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Int J Pediatr Otorhinolaryngol. 2012 Jun;76(6):883-9. doi: 10.1016/j.ijporl.2012.02.065. Epub 2012 Mar 27.

Predicting social functioning in children with a cochlear implant and in normal-hearing children: the role of emotion regulation.

Author information

1
Dutch Foundation for the Deaf and Hard of Hearing Child, Lutmastraat 167, Amsterdam, The Netherlands. kwiefferink@nsdsk.nl

Abstract

OBJECTIVE:

The purpose of the present study was to compare children with a cochlear implant and normal hearing children on aspects of emotion regulation (emotion expression and coping strategies) and social functioning (social competence and externalizing behaviors) and the relation between emotion regulation and social functioning.

METHODS:

Participants were 69 children with cochlear implants (CI children) and 67 normal hearing children (NH children) aged 1.5-5 years. Parents answered questionnaires about their children's language skills, social functioning, and emotion regulation. Children also completed simple tasks to measure their emotion regulation abilities.

RESULTS:

Cochlear implant children had fewer adequate emotion regulation strategies and were less socially competent than normal hearing children. The parents of cochlear implant children did not report fewer externalizing behaviors than those of normal hearing children. While social competence in normal hearing children was strongly related to emotion regulation, cochlear implant children regulated their emotions in ways that were unrelated with social competence. On the other hand, emotion regulation explained externalizing behaviors better in cochlear implant children than in normal hearing children. While better language skills were related to higher social competence in both groups, they were related to fewer externalizing behaviors only in cochlear implant children.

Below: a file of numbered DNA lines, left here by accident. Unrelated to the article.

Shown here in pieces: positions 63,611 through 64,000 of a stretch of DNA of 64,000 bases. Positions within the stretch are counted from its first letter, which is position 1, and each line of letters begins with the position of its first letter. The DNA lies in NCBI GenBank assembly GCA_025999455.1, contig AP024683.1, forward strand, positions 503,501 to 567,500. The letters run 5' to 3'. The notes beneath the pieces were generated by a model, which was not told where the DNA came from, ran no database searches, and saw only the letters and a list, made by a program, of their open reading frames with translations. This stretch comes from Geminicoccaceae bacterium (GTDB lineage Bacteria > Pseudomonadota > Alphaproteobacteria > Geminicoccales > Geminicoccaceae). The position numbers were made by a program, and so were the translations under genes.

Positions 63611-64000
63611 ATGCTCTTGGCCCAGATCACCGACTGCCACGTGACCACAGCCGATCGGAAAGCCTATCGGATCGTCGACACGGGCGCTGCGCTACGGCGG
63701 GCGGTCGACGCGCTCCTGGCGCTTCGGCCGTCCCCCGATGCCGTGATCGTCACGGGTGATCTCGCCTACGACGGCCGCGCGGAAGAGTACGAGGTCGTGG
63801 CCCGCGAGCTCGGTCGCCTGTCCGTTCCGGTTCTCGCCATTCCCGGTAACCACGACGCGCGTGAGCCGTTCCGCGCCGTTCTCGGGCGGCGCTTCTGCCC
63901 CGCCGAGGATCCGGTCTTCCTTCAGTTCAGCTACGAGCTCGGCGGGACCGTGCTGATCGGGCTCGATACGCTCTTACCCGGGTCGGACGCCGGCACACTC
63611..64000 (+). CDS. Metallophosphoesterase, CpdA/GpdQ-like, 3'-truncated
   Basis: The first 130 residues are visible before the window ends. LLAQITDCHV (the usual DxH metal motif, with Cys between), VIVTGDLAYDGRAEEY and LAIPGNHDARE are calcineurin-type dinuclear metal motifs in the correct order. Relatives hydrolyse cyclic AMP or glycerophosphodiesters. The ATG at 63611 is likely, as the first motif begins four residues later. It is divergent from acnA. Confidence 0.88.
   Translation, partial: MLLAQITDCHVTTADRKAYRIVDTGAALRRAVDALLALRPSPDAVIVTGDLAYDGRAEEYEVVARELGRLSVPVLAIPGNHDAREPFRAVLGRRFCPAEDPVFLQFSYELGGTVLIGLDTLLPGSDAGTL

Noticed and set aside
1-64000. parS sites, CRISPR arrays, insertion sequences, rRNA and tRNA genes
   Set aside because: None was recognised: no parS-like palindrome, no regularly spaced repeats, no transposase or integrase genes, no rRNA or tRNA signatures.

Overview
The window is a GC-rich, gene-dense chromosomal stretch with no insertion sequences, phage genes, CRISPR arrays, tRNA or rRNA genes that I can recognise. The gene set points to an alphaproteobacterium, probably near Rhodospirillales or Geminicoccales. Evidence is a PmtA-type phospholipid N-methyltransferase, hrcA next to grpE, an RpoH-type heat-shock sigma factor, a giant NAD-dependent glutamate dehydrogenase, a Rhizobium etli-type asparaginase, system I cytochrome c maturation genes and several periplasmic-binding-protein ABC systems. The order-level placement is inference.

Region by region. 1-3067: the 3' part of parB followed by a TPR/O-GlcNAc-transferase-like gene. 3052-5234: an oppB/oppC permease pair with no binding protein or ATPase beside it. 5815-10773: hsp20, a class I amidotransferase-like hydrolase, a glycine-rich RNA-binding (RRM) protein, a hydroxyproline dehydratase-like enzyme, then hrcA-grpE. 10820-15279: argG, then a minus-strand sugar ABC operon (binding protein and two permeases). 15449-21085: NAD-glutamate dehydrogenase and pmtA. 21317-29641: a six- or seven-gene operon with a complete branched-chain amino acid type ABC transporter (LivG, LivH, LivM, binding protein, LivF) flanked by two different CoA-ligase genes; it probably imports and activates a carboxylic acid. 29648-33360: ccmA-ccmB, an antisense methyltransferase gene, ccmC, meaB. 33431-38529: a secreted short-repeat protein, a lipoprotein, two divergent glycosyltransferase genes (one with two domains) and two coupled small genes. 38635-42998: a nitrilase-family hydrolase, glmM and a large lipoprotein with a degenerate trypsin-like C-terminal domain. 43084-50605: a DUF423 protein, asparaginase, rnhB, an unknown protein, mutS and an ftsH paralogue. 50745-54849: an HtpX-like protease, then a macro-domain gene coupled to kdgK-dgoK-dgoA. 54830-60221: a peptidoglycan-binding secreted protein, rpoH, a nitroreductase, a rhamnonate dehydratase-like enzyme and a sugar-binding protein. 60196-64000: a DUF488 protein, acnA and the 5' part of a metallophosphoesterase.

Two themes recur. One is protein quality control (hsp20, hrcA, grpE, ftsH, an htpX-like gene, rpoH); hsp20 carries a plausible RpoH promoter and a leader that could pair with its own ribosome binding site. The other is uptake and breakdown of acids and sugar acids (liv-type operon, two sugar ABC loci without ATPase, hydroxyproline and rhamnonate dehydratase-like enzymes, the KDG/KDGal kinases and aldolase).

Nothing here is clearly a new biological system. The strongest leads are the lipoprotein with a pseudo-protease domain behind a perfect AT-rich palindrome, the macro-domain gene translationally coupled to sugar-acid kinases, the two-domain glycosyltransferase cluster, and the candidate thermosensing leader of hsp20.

CONCLUSIONS:

Our results indicate that cochlear implant children have less adequate emotion-regulation strategies and less social competence than normal hearing children. Since they received their implants relatively recently, they might eventually catch up with their hearing peers. Longitudinal studies should further explore the development of emotion regulation and social functioning in cochlear implant children.

PMID:
22459035
DOI:
10.1016/j.ijporl.2012.02.065
[Indexed for MEDLINE]
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